Facebook approved adverts targeting teenage children interested in gambling, smoking and extreme weight loss, a report says.
Research by the lobby group Reset Australia created a Facebook page under the name Ozzie News Network to explore the advertising options.
And it was able to create targeted ads, based on profiling by the technology giant, for as little as A$3 (£2.16).
Facebook told BBC News it reviewed each ad before and after publication.
“Keeping young people safe across Facebook and Instagram is vital,” a spokesman said.
“We have significant measures in place… including automated systems and human reviewers.
“Anyone advertising on our platforms must comply with our policies along with all local laws and codes, such as those restricting the advertising of alcohol to minors in Australia.
“To support this, we also have age-restriction tools that all businesses can implement on their accounts themselves to control who sees their content.”
Reset Australia – which describes itself as “working to counter digital threats to democracy across the world” – is campaigning to create a data code for children, which would stop profiling of under-18s and limit this use of data to commercial adult advertising.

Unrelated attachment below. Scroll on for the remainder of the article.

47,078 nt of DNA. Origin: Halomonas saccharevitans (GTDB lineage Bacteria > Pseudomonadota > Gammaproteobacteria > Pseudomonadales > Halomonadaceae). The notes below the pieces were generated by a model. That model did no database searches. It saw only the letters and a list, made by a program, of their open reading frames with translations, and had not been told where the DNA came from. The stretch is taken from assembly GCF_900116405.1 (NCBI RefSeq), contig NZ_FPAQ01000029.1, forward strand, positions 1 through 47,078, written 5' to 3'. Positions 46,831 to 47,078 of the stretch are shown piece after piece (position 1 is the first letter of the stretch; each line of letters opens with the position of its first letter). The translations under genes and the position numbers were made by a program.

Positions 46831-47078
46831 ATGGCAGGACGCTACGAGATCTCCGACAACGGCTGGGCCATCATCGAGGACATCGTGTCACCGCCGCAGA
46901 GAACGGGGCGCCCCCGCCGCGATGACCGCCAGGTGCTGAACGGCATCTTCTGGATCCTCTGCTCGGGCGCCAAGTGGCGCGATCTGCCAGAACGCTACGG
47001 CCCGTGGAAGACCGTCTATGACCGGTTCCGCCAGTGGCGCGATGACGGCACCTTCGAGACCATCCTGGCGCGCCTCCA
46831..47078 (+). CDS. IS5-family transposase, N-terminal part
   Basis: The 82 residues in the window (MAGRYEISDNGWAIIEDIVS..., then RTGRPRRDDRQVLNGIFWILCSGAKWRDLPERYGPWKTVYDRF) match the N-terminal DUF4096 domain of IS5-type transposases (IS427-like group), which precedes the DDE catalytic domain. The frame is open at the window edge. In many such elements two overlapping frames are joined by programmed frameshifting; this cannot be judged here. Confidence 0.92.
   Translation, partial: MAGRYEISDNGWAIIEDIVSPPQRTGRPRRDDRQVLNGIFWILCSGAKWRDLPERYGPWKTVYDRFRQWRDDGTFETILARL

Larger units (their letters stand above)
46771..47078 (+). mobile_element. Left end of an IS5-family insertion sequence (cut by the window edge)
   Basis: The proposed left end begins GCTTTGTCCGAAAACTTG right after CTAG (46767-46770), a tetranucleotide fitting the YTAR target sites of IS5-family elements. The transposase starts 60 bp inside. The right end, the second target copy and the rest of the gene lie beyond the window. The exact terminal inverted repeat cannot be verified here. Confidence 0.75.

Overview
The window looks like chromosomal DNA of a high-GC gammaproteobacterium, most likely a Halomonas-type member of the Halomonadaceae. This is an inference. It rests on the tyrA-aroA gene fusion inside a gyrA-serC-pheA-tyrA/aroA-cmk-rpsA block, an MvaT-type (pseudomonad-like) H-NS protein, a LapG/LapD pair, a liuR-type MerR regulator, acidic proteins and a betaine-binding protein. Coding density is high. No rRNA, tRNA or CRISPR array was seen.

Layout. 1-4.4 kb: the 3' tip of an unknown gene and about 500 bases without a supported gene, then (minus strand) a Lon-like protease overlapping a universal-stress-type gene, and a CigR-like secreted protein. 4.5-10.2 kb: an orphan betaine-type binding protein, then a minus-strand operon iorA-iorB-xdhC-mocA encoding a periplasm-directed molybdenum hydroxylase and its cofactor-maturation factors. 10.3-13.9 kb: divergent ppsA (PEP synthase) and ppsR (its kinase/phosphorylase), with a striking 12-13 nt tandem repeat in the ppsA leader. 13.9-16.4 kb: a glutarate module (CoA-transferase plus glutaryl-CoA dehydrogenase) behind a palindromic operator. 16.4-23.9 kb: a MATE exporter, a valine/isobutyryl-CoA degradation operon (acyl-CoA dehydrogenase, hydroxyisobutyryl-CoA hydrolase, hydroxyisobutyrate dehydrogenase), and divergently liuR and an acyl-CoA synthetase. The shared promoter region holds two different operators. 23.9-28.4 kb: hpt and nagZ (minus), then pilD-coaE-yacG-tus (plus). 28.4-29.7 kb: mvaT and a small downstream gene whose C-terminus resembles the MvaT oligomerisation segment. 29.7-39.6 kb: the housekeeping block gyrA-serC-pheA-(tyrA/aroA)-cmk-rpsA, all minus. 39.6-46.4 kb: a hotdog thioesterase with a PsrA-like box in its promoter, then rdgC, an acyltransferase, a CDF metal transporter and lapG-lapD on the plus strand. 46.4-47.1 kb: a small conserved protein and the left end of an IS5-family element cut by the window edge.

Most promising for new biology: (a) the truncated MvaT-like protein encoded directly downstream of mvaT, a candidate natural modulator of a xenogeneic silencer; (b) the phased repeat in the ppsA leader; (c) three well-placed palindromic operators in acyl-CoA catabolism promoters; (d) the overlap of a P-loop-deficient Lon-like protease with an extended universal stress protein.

In the UK, the Age Appropriate Design Code was introduced last year to protect children’s privacy.
Facebook forbids advertising alcohol and other inappropriate products to under-18s – but the researchers were able to advertise, for example, a:
- cocktail recipe to 52,000 teenage children Facebook identified as interested in alcohol
- vape pen to 1,000 identified as interested in smoking or vaping
In total, Facebook’s Ads Manager platform offered access to about 740,000 teenage Australian children.
It identified another 14,000 of these as interested in gambling and others in:
- extreme weight loss
- fast foods
- online dating
Each targeted advertisement cost:
- alcohol – A$3.03
- gambling – A$11.24
- smoking or vaping – A$138.50-210.97
Approved adverts included text:
- mentioning winning prizes to those interested in gambling
- asking those interested in extreme weight loss if they were “summer-body ready”
“Facebook appears to use teenagers’ data in the same way as adults,” Reset Australia executive director Chris Cooper told the Guardian.
“This opens a can of worms about just how Facebook profits from under-age data, and exactly what protection they have against inappropriate targeting.”
“Should a 13-year-old who lists their single status be getting targeted ads for a sugar-daddy dating service?
“Should a 15-year-old profiled as interested in alcohol see ads that suggest cocktail recipes based on their parent’s alcohol cabinet?
“Do we want 16-year-olds to have ads about gambling or political extremism targeted at them?”